No beneficial effect of intrathecal methylprednisolone acetate in postherpetic neuralgia patients


  • Funding sources

    None declared.

  • Conflicts of interest



Mienke Rijsdijk




High efficacy of intrathecal methylprednisolone acetate (MPA) with lidocaine has been reported in a large patient group suffering from intractable postherpetic neuralgia (PHN). Because the treatment effect was never independently confirmed and there are ongoing safety concerns, intrathecal MPA did not become standard care for intractable PHN. We report the results of a replication trial assessing pain relief and spinal cytokine/chemokine levels in PHN patients.


The number of patients to be included was determined using sequential analysis to limit patient exposure to the invasive experimental treatment. Patients were randomized to the treatment group receiving MPA 60 mg + lidocaine 60 mg or control group receiving lidocaine 60 mg only. Four injections at 7-day intervals were administered after cerebrospinal fluid (CSF) collection to measure cytokine/chemokine levels. Visual analogue scores for pain and the square allodynic area were collected during follow-up, with the primary end point set at 8 weeks follow-up.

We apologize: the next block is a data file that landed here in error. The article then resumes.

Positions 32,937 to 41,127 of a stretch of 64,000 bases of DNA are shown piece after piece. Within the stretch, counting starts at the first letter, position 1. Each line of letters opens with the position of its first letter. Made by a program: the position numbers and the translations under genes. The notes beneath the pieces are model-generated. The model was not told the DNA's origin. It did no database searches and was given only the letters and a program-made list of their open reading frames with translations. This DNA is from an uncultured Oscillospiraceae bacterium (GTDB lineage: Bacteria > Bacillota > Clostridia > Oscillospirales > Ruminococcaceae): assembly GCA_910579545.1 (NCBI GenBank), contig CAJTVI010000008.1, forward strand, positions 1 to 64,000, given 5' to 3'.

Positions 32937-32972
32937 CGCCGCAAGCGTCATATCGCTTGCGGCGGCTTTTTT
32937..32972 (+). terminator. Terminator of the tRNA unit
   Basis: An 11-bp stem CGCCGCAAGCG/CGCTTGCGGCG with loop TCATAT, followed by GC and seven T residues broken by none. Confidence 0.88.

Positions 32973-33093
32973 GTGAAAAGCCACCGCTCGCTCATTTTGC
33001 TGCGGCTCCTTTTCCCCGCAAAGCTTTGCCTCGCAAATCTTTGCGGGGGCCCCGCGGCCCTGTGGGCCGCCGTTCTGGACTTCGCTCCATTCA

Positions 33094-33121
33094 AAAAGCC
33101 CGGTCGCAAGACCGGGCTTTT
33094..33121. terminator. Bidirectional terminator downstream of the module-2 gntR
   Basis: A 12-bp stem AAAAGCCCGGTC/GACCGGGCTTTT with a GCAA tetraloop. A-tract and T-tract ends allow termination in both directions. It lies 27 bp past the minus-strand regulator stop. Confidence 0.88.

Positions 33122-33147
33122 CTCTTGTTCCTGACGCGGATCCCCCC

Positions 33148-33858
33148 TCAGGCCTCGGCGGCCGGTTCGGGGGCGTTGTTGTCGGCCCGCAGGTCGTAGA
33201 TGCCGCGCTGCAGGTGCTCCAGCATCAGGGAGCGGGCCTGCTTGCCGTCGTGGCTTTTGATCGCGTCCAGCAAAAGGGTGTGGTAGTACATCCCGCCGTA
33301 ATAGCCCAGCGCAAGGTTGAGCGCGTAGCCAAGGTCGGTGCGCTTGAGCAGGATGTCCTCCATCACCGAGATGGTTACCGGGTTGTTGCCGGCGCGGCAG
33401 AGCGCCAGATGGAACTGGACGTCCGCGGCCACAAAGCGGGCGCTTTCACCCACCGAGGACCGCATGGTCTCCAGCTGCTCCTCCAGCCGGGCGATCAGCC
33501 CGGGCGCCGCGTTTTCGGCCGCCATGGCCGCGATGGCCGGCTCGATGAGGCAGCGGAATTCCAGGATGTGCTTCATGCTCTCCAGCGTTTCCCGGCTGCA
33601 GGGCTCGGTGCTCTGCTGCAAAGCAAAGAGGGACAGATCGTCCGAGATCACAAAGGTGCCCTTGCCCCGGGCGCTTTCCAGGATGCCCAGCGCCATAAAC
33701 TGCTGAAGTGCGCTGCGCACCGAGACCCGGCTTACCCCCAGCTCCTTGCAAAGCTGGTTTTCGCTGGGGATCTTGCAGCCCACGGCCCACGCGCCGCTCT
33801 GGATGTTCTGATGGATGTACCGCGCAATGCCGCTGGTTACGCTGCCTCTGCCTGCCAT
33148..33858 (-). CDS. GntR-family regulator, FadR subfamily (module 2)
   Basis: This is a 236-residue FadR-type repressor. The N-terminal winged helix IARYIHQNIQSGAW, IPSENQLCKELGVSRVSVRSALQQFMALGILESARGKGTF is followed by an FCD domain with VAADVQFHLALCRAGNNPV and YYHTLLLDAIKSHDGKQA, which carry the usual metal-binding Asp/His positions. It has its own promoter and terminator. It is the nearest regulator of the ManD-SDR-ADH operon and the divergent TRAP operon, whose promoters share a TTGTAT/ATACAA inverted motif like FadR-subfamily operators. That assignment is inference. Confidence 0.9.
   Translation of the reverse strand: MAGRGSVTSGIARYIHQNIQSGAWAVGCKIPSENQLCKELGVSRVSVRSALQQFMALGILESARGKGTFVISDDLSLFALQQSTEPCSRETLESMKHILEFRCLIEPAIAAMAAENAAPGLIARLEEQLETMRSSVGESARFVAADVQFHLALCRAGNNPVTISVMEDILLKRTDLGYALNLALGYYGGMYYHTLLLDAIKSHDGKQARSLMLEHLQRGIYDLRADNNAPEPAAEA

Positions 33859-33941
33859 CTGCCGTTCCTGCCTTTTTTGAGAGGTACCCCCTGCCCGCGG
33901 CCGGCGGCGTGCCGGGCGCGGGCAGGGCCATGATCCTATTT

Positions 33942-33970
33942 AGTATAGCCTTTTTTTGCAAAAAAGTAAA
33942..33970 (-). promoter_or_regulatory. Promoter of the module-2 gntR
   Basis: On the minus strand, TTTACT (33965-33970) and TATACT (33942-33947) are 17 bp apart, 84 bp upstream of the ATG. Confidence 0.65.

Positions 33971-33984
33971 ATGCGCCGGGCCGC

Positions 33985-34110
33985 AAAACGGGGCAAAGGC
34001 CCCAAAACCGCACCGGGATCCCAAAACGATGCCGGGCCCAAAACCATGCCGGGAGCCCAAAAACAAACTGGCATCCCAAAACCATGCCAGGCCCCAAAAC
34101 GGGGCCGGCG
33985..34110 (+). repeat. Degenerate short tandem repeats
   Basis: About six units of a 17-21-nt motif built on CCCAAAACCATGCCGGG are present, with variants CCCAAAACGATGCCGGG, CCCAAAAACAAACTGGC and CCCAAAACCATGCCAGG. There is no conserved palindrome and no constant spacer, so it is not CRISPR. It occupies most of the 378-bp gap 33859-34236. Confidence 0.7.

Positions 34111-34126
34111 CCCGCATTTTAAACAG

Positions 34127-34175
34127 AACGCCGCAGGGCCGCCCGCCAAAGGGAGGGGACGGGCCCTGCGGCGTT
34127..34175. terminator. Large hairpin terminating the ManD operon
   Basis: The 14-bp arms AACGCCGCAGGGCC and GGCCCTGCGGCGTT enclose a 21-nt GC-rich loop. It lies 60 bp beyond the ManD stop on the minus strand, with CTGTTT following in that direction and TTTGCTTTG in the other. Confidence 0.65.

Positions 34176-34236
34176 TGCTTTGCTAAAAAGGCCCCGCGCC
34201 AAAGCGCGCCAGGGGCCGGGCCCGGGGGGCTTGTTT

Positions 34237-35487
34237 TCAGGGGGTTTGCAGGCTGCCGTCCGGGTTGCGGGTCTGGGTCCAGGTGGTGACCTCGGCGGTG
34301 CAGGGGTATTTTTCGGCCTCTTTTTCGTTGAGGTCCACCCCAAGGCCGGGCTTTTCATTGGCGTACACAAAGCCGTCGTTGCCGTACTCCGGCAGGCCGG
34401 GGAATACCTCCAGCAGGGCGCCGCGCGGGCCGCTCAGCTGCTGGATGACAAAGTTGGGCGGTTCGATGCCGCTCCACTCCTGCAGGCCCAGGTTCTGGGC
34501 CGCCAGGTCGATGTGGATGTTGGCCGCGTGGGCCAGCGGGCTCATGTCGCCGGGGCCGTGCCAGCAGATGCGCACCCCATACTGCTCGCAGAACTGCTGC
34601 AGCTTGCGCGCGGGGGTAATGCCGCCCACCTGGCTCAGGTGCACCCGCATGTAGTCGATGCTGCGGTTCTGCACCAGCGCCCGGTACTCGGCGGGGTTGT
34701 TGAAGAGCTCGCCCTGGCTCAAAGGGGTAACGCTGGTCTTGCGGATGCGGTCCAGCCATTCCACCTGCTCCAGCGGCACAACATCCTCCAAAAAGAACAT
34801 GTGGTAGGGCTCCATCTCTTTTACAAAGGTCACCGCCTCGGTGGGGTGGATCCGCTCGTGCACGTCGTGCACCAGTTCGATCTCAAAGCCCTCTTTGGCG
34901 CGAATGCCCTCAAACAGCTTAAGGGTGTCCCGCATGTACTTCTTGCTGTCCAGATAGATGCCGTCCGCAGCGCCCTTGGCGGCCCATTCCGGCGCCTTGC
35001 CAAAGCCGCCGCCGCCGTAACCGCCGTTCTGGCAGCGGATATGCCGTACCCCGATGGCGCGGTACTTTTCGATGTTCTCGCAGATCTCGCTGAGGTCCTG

In total, 10 patients were included, of whom six were randomized to the treatment group. All six MPA-treated patients experienced a pain increase at 8 weeks, versus one of four patients in the control group. The square allodynic area increased in four of six MPA-treated patients versus one of four control patients. CSF interleukin-8 levels remained stable in the control group, but increased significantly after the first intrathecal MPA injection. The trial was stopped because of safety concerns and futility.


Considering the absence of clinical benefits and the potential risks of the treatment, intrathecal administration of MPA is not recommended.